WASHINGTON — Activist Glen Morgan’s false-flag mailers show how special interest groups use political action committees, or PACs, to disguise their sources of funding and their true loyalties. PACs are loosely regulated entities that raise and spend money on behalf of candidates or initiatives.
In mid-October, Morgan, a Thurston County resident, spent almost $13,400 dollars to produce about 32,500 mailers that urged Democrats to write in candidates who weren’t actually running. The postcards were designed to split votes in close legislative contests, including the local race between Democrat Erin Frasier and state Rep. Jim Walsh, R-Aberdeen. Morgan also sent out mailers intended to influence Thurston County races.
The local postcards, which call Frazier a “fake progressive” and urge voters to write in “a real progressive” appear to be the work of a leftist group — they also include logos for union groups, Planned Parenthood and Fuse, a progressive nonprofit. But Morgan is actually a conservative, and the postcards were financed in part by Peter Zieve, a wealthy, famously bigoted Republican aerospace entrepreneur who in 2016 donated $1 million to Donald Trump’s campaign.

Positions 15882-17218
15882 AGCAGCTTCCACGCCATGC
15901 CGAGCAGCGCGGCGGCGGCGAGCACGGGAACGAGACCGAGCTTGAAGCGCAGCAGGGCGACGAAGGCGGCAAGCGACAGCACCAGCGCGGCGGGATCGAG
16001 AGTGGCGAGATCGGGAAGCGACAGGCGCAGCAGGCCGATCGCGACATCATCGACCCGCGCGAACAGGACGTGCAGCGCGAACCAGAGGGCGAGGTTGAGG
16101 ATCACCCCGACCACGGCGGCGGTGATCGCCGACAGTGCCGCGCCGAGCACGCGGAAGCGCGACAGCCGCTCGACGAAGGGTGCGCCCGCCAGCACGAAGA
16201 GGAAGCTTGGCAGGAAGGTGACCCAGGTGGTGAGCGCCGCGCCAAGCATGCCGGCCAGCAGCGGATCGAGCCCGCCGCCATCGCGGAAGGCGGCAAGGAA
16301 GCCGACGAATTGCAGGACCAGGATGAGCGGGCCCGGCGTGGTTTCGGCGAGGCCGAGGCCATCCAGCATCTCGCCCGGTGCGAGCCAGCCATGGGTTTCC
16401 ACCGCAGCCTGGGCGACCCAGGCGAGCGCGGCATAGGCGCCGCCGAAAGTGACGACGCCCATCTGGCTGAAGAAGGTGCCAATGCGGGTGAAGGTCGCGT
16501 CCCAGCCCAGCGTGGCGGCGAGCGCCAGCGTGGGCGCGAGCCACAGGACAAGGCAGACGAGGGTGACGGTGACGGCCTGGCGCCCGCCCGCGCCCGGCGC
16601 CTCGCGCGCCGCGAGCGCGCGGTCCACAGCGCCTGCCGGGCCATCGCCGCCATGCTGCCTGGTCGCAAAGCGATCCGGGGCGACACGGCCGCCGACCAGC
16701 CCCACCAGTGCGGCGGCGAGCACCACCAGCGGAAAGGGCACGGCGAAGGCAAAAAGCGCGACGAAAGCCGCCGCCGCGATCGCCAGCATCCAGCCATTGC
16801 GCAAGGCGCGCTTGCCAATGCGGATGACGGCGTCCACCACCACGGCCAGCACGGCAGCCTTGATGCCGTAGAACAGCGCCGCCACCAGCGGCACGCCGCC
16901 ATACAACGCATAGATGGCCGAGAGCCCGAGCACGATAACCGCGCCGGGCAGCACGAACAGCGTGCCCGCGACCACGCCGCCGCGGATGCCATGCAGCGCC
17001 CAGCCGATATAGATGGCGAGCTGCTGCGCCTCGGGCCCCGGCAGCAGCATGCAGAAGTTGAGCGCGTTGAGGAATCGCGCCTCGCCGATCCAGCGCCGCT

Zieve, the founder of Electroimpact, Inc., made national news in 2017, when an investigation by the state Attorney General’s office found “outrageous” discrimination against Muslim employees and non-white job candidates at his company. Among other things, Zieve sent emails in which he described Muslims as “terrorist savages” and immigrants as “rubbish from the desperate and criminal populations of the third world.”
It took Morgan a few weeks to lay the groundwork for his mail campaign. In September, he registered Send a Message PAC with the state Public Disclosure Commission and deposited a $10,000 check from Zieve. On Oct, 10, he registered a second PAC, Conscience of the Progressives. Two days later, he lent the first PAC $10,000 of his own money. That, along with a couple other contributions, brought its bank balance to about $21,250. He then immediately moved all of the money from Send a Message to Conscience of the Progressives. Morgan started spending Conscience’s money that day. By Oct. 13, he’d spent just under $13,400 on design, printing and postage for the mailers. Voters started receiving them last week, just as ballots were mailed.
The postcards prompted an immediate backlash from people who are concerned that Morgan’s deceptive tactics could hurt the democratic process. MSNBC commentator Rachel Maddow discussed the scandal on her show, and on On Oct. 22, a coalition of groups named on the postcards filed a complaint with the Public Disclosure Commission, according to a press release from Fuse.
“Above all else, these underhanded tactics undermine the democratic process and hurt voters seeking to make an informed choice when casting their ballot,” Fuse said.